This project started as an idea for a scavenger hunt about the artifacts of entrepreneurship on Stanford University’s campus. I took this as an opportunity to introduce a variety of examples of entrepreneurship. In order to provide a well rounded perspective on entrepreneurship I made sure to include disciplines in the Humanities & Sciences. The project pivoted to a blog post format after some time. I pared down the artifacts with personal interest and discipline variety in mind. What came of this project was a personal reflection on what entrepreneurship is in different contexts on Stanford’s campus.
Location: Jen-Hsun Huang Engineering Center (Basement)
In 1996, Sergey Brin and Larry Page invented a PageRank algorithm as Ph.D. students at Stanford University. This algorithm ranked web pages that matched a search term based on the public use of that web page. This process required a lot of disk space to test on the internet. The first Google server was born (although the company itself wasn’t created until 1998).
Needless to say,Google has become a tool in our everyday lives. Personally, it’s my email, go-to search engine for things both academic and non-academic, and where I create documents I want to share. My very first reaction to seeing the server was “Oh, it’s smaller than I thought it would be.” I’d envisioned servers as huge machines. I also find the Lego exterior entertaining. The beginnings of a company that revolutionized the internet is contained within a children’s toy — this brings me joy. The Lego colors on the server are what inspired the colors on Google’s logo. It’s a pleasant reminder that every successful company starts somewhere, which is especially important on a campus where the pressure to succeed is immense.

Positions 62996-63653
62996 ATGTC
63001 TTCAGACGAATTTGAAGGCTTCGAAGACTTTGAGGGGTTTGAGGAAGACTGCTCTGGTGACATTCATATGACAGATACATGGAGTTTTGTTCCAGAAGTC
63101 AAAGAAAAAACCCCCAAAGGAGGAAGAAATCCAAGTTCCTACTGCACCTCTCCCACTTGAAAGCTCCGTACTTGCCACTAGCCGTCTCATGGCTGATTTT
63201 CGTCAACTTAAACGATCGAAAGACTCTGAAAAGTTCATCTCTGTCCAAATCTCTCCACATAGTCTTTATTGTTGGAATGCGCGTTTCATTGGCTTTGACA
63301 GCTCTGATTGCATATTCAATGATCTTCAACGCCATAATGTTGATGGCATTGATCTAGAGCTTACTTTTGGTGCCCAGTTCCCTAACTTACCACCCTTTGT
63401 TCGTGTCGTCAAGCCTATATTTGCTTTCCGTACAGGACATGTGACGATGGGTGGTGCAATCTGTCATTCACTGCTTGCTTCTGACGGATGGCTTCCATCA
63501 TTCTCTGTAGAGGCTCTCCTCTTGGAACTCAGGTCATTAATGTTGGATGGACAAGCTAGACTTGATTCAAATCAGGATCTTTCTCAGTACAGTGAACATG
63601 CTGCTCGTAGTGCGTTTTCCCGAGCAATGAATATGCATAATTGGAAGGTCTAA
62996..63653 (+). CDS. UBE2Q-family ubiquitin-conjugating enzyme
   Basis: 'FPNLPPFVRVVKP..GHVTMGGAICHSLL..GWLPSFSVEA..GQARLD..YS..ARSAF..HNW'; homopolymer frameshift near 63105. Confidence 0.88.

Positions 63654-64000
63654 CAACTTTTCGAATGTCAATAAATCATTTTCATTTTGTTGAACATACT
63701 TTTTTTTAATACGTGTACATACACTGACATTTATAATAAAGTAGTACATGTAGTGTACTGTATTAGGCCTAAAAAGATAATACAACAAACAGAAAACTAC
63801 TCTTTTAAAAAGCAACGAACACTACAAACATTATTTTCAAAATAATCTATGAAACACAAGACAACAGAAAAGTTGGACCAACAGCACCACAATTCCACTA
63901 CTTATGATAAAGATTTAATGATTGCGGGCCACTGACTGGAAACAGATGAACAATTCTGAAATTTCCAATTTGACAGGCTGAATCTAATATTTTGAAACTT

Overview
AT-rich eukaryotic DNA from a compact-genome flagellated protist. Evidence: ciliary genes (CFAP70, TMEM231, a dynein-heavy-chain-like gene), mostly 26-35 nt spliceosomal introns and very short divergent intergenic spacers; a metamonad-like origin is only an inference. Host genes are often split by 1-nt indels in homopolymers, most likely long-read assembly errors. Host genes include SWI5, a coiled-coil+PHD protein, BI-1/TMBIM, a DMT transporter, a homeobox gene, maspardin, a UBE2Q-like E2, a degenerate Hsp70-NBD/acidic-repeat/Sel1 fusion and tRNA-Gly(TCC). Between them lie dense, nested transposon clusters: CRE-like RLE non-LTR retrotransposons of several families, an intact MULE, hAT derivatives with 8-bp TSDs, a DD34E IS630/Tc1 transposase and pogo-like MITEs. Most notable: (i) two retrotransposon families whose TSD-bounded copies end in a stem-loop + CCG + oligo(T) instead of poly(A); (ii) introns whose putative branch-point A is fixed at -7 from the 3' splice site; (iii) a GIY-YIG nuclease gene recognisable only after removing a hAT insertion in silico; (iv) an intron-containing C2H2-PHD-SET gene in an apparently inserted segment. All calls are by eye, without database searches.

Location: Jen-Hsun Huang Engineering Center (Basement)
The anaerobic reactor was created out of a desire to increase efficiency. These reactors are prototypes of machines used to clean wastewater. The cylinder is an anaerobic filter developed by James Young in 1969, designed to clean organic waste from water. In the 1980s, this process was improved upon by the lab of Professor Emeritus Perry McCarty through the box shaped “baffled” reactor, which can also remove chlorinated solvents in addition to organic waste.